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Topical silicone products represent a safe and effective treatment option for healing scars. Two of the most popular formulations are topical silicone gel and silicone gel sheeting. Both have been studied in numerous clinical evaluations that have demonstrated these products to be a successful treatment for a variety of scar types, both old and new. Such scar types include keloids, burns, hypertrophic scars, and scars from trauma, cosmetic procedures, C-sections, and abdominoplasty.
A common question is whether silicone sheeting or topical silicone gel is better for scars. To answer this question, we’ve evaluated the literature regarding these scar treatment options and have summarized the information below.
Silicone gel sheets are rectangular sheets that are solid yet soft and flexible. One side contains an adhesive that allows the sheet to be easily attached to the skin. The material is capable of allowing moisture and oxygen pass through.
According to a publication in the journal Advances in Wound Care, the key mechanism by which silicone gel sheeting heals scars is by replicating the occlusion properties of the stratum corneum (the uppermost layer of skin). When a wound is healing, a complex process unfolds that ultimately results in regeneration of the stratum corneum. The new, immature, stratum corneum allows abnormally high levels of transepidermal water loss, which causes dehydration. The state of dehydration signals to various cells in the epidermis to synthesize and release collagen. Unfortunately, when the body produces too much collagen, the result is a raised, discolored scar.
Applying silicone gel sheeting to a scar provides the newly formed, underdeveloped stratum corneum with improved occlusion and aids in retaining optimum water levels, which normalizes hydration of the scar site to that of healthy skin. When the skin is properly hydrated, cells will not be signaled to produce collagen, thus decreasing the risk of scar formation.
Another way that silicone gel sheeting helps heal scars is by transferring tension from the edges of the wound to the silicone gel sheet. Gently reducing this tension provides the ideal environment for normal scar development and can significantly reduce the rate of abnormal and keloid scarring. (Adv Wound Care . 2015)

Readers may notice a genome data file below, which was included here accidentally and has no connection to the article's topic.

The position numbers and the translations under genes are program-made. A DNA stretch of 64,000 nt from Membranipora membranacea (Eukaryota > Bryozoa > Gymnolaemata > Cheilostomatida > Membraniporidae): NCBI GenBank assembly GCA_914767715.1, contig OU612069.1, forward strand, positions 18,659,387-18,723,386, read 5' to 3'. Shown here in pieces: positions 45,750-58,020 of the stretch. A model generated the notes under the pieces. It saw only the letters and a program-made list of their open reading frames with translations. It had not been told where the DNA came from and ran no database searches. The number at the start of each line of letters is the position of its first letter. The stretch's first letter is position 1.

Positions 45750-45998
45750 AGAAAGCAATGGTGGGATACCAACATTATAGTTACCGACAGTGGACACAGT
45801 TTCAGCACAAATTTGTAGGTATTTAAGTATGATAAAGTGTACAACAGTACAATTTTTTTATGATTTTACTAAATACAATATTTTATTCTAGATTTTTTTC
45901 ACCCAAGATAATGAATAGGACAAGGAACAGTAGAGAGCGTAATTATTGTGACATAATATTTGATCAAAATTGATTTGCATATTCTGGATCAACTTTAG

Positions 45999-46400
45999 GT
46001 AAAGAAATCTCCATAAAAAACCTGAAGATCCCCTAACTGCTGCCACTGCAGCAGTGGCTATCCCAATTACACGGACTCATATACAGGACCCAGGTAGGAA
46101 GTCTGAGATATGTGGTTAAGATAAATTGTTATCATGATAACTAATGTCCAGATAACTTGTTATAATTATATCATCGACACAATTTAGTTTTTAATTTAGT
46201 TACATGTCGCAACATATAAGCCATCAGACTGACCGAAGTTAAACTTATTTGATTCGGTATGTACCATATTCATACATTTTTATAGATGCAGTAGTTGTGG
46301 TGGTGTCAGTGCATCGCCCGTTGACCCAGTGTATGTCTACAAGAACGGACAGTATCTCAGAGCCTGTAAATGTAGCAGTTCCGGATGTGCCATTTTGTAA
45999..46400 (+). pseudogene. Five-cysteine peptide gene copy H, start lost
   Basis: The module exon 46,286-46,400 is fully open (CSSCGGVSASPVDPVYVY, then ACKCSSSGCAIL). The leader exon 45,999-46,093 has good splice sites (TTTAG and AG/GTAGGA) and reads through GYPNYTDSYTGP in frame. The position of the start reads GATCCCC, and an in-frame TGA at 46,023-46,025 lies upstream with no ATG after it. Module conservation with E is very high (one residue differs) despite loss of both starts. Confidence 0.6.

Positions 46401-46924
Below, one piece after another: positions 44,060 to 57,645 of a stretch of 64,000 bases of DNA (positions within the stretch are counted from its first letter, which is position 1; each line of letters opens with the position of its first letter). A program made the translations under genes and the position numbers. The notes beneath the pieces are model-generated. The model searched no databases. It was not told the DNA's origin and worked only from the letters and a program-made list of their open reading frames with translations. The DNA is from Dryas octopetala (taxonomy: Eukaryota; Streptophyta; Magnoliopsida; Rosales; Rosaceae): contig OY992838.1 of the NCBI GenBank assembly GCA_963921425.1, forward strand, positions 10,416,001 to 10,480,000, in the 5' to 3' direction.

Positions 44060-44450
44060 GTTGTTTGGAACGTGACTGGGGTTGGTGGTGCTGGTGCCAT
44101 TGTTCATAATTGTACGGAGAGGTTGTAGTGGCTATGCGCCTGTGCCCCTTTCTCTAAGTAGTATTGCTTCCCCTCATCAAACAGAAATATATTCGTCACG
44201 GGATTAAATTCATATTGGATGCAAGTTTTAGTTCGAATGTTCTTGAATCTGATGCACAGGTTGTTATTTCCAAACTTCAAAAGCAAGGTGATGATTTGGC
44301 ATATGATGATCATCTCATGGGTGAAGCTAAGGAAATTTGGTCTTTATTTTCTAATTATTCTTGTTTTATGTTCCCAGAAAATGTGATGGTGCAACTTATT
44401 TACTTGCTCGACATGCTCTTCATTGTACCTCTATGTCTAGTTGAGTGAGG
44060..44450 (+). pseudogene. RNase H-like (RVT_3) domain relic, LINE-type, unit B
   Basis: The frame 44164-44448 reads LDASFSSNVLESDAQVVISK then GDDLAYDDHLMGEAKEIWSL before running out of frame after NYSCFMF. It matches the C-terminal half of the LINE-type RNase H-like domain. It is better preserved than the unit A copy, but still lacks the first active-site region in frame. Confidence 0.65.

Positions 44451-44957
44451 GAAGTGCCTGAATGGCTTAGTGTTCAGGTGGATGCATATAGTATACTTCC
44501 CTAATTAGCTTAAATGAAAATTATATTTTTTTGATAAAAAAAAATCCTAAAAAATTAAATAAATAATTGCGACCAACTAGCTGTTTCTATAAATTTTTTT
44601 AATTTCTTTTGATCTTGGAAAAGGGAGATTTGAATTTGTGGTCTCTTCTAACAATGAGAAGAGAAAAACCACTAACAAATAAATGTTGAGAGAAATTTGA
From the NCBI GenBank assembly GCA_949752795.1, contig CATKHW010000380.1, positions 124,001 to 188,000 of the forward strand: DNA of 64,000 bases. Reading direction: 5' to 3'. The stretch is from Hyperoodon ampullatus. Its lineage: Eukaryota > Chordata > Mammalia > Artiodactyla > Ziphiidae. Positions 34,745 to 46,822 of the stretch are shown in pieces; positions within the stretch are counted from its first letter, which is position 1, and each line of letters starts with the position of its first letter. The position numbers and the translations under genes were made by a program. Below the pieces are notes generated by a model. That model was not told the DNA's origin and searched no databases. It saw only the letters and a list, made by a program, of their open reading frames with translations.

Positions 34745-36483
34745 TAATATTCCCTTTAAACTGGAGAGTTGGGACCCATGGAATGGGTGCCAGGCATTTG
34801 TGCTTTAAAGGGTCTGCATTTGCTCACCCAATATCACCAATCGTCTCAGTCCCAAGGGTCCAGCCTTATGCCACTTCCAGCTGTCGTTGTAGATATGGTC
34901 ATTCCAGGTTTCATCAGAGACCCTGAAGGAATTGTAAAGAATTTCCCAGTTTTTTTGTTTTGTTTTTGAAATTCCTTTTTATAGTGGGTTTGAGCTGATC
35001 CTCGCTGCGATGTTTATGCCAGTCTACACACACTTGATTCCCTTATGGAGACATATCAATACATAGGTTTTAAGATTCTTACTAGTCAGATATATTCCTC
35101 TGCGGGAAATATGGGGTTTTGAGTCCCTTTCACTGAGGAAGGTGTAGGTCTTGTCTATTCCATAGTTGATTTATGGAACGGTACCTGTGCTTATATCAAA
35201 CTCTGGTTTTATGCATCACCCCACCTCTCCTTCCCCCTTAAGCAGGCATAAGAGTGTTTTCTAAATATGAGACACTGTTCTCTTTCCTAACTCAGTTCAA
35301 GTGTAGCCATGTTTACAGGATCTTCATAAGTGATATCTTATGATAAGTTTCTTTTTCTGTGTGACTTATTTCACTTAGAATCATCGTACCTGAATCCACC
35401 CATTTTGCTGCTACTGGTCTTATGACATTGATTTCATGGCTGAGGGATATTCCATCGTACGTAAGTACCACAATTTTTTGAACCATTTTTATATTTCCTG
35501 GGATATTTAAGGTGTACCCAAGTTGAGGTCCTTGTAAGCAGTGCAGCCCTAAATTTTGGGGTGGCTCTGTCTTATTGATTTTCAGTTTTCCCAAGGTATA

One advantage of silicone gel sheets is that they can cover a large area at once, making them ideal for large scars, burn scars, major abrasions such as road rash, and scars that do not form a straight line. Plus, once the sheet is applied it can be worn for up to 24 hours before having to apply a new sheet.
On the other hand, silicone gel sheets cannot be applied to mobile areas of the body, such as the elbows or knees, as they will not adhere to these areas well. Plus, most patients prefer not to put a sheet on visible areas of the body, such as the face, neck, or hands. Finally, the sheets cannot achieve and maintain adequate contact with scars when applied to skin with an irregular contour. (J Korean Med Sci. 2014) In these scenarios, a topical silicone gel would be more appropriate.
TOPICAL SILICONE GEL
Topical silicone gel formulations work similarly to sheets in order to promote scar healing. Upon application, the gel forms a thin layer that dries quickly, creating an occlusion that increases hydration of the stratum corneum.
Gels are advantageous because they can be applied to scars on visible areas such as face, neck, and hands. Additionally, gels are perfect for areas of frequent motion that are too difficult to attach a sheet to.
A drawback of a topical silicone gel is the time needed for the gel to completely dry after application. Even though this only takes a few minutes, it is more time-consuming than applying a sheet. Also, patients must apply the gel at least two to three times daily as well as reapply after bathing, swimming, or exercising.
Only a few studies have compared the effectiveness of topical silicone gels versus that of silicone gel sheets in preventing scars. One prospective study published in the Journal of Korean Medical Science compared the efficacy and the convenience of use of these two silicone products.
This study enrolled 30 patients who had undergone a surgical procedure 2 weeks to 3 months before joining the study. Participants were randomly assigned to 2 treatment arms: one for treatment with a silicone gel sheet and the other for treatment with a topical silicone gel. The patients’ scars were evaluated by independent observers based on vascularity, pigmentation, pliability, height, pain, and itchiness. The patients also completed questionnaires about any scar-related pain, pruritus, color change, hardness, thickness, overall size, irregularity, and inconvenience of use they experienced. The scores from the observers and the patient questionnaires were evaluated at 1 and 3 months, followed by comparison to baseline measurements. Results from this study revealed two important findings:
The conclusion of this study was that while previous studies have advocated for silicone gel sheets as first-line therapies in postoperative scar management, similar effects can be expected with topical silicone gel. The authors recommend that, when clinicians have a choice of silicone-based products for scar prevention, they should focus on each patient's scar location, lifestyle, and willingness to undergo scar prevention treatment.
Overall, it’s clear the both silicone gel sheeting and topical silicone gels represent effective treatment options for scar management. NewGel+ offers both silicone gel and sheets, as well as many other products that have been shown to improve the appearance of scars. Not sure which NewGel+ product to choose? Use our product selection guide to find the best treatment for you!
July 12, 2017